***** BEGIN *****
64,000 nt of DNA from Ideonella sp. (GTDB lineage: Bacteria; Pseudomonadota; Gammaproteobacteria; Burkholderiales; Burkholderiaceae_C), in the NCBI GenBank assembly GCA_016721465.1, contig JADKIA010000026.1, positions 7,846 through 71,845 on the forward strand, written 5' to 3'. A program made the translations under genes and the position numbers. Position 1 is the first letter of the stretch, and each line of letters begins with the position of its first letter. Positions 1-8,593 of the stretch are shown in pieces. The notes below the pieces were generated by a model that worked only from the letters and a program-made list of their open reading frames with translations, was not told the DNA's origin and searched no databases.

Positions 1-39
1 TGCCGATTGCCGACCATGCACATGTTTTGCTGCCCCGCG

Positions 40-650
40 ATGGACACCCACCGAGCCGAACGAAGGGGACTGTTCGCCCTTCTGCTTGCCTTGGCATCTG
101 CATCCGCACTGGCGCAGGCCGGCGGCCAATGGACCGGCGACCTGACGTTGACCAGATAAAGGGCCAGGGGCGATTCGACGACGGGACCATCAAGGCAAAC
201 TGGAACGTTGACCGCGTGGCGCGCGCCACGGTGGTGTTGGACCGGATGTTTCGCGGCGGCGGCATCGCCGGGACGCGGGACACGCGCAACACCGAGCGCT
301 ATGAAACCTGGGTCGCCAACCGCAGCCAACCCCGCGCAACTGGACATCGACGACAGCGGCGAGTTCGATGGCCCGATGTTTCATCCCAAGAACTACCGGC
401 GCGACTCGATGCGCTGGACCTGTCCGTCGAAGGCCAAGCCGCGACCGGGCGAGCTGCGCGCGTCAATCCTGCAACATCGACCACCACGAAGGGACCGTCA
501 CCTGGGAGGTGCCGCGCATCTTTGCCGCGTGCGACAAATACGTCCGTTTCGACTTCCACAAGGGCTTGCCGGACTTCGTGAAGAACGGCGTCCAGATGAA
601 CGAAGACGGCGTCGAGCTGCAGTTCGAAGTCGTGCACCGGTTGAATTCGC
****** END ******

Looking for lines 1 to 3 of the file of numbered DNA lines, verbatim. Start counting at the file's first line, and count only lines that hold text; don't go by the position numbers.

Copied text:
64,000 nt of DNA from Ideonella sp. (GTDB lineage: Bacteria; Pseudomonadota; Gammaproteobacteria; Burkholderiales; Burkholderiaceae_C), in the NCBI GenBank assembly GCA_016721465.1, contig JADKIA010000026.1, positions 7,846 through 71,845 on the forward strand, written 5' to 3'. A program made the translations under genes and the position numbers. Position 1 is the first letter of the stretch, and each line of letters begins with the position of its first letter. Positions 1-8,593 of the stretch are shown in pieces. The notes below the pieces were generated by a model that worked only from the letters and a program-made list of their open reading frames with translations, was not told the DNA's origin and searched no databases.

Positions 1-39
1 TGCCGATTGCCGACCATGCACATGTTTTGCTGCCCCGCG